Angel Olsen has had a big year. Her most recent album, Burn Your Fire for No Witness (Jagjaguwar), took her to a level of exposure she had not yet experienced in her short career. The album, her second, was released in February 2014, and landed on many critics' best-of lists for that year. Olsen continues to tour on the strength of those songs, which are sometimes sweetly contemplative, other times hooky and aggressive, but always clear-eyed and powerfully stated.
Now, 20 months after Burn Your Fire's release, Olsen finds herself at the "what's next" phase of her career.
Olsen is in the middle of a short tour that took her first through Europe and now through the United States. It's her first set of shows after she took an extended break, which she says was needed. "We spent 120 out of the last 365 days just playing shows," she says. "I was losing my mind—not sleeping well. And when you're on tour, you gain weight and drink beer. You're just out of it." she says. "So this set of shows was put here to do one last swing before I really settle down for fall and winter and start recording."
But lest fans start marking their calendars for a new release, Olsen says she's still not sure what's coming next. And that's fine with her. "People expect you to always just shoot stuff out, and I really don't want to do that," Olsen says. "I don't want to make it turn into this awful machine that I don't have control over."
One thing Olsen has learned in playing to larger audiences is that trying to make everybody happy is an exercise in futility. Olsen seems to have taken that fact in stride. "I don't need to give [fans] everything they want," she says. "It's not about them. It's about making art that I think is good and not getting distracted by what they want. ... I love that people can vibe in to what I'm doing and really be reached by it, but if it doesn't happen in the future, let's not all be hurt by it."
Despite the uncertainty of her situation, Olsen is still largely in control. She has a solid year or so of touring behind her and is now more comfortable than ever playing with her band, which she assembled in 2014 after the album's release.
Burn Your Fire was the first time Olsen had incorporated a full band into the recording process, and the process injected songs such as "Forgiven/Forgotten" and "High & Wild" with a fresh, jangly power-pop energy without covering up Olsen's singular vocal range. It was a notable departure from Olsen's earlier work, known for its spare arrangements that relied mainly on the merits of her earthy vibrato and unflinching lyrics. Her first EP, Strange Cacti, was recorded in her kitchen. Her follow-up LP, Half Way Home, was more produced, but featured only subtle backup arrangements.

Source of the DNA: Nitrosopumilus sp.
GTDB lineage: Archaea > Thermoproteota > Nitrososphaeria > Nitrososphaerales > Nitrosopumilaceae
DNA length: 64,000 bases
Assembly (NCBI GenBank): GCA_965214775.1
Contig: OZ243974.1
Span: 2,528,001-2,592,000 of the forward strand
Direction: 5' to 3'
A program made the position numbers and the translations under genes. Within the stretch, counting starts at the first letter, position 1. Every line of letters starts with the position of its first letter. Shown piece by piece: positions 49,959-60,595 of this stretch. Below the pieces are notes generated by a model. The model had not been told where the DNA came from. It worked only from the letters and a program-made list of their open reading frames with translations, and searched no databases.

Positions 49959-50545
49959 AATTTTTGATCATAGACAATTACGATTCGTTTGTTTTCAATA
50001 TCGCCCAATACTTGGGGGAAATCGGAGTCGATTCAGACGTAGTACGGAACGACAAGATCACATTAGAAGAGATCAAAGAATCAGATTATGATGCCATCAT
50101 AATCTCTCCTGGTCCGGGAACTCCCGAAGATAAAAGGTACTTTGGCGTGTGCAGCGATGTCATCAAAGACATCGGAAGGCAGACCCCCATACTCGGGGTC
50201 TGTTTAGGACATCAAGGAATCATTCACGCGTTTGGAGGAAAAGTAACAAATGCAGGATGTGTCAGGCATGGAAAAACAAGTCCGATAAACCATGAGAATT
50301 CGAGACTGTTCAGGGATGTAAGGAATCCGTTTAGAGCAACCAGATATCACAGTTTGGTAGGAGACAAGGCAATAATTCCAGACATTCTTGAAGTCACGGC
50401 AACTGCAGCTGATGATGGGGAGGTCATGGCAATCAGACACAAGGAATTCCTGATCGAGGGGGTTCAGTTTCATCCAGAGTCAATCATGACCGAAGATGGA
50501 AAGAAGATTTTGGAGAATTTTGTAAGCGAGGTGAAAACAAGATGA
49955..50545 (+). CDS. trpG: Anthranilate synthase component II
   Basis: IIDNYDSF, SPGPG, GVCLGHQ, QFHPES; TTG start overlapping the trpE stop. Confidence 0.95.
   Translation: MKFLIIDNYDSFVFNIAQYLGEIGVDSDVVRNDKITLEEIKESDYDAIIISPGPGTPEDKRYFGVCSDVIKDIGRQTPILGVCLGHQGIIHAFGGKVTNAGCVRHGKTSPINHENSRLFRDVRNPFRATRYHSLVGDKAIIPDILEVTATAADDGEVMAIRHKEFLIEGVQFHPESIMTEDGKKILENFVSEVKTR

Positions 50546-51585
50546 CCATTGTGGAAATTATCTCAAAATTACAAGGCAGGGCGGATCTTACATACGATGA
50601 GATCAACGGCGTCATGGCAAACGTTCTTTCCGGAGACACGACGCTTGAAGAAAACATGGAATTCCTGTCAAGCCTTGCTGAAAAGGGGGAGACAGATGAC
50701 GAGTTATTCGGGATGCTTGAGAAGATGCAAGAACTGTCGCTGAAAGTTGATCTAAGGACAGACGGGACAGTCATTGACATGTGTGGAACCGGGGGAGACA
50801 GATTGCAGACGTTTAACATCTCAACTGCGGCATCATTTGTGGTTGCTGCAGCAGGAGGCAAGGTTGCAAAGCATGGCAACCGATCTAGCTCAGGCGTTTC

Burn Your Fire is a stark contrast, Olsen says, but it's also a natural progression for her. "I finally understood how a band's sound worked, and I let that into my style of writing," she says. "Part of it was that I was listening to new music as well. I was listening to [New Zealand cult indie band] The Clean, and I wasn't listening to folk standards from the '60s anymore. ...To me, it's a really natural step, and to other people, if they hear two recordings side by side, it's really drastic."
What remains are her lyrics. Olsen is skilled at turning a phrase. Her tongue-in-cheek ode to the boredom of solitude "Hi-Five," captures the inherent narcissism of two lonely people. "Are you lonely too?" she sings. "High five! So am I!"
Olsen often relies on the language of heartbreak, anxiety and loneliness. She seethes in "White Fire," a mid-album guitar-picking rumination that pushes seven minutes: "If you've still got some light in you/ Then go before it's gone/ Burn your fire for no witness/ It's the only way it's done."
But Olsen says her lyrics, while confessional and introspective, aren't usually autobiographical. "They seem personal, but it's not this thing where I'm having an open therapy session with myself in front of an audience," Olsen says. Still, Olsen bases her lyrics on truth, if not always on personal experience.
"I have all of these thoughts all the time. Some of them, I think, are realer than others. Sometimes when you write them down you make them real in a way."
The key, she says, is not to force it. "My fear is that I'm going to make pop music that isn't for me. As a writer, you know when you're forcing it. It's clear to you—it may not be clear to anyone else."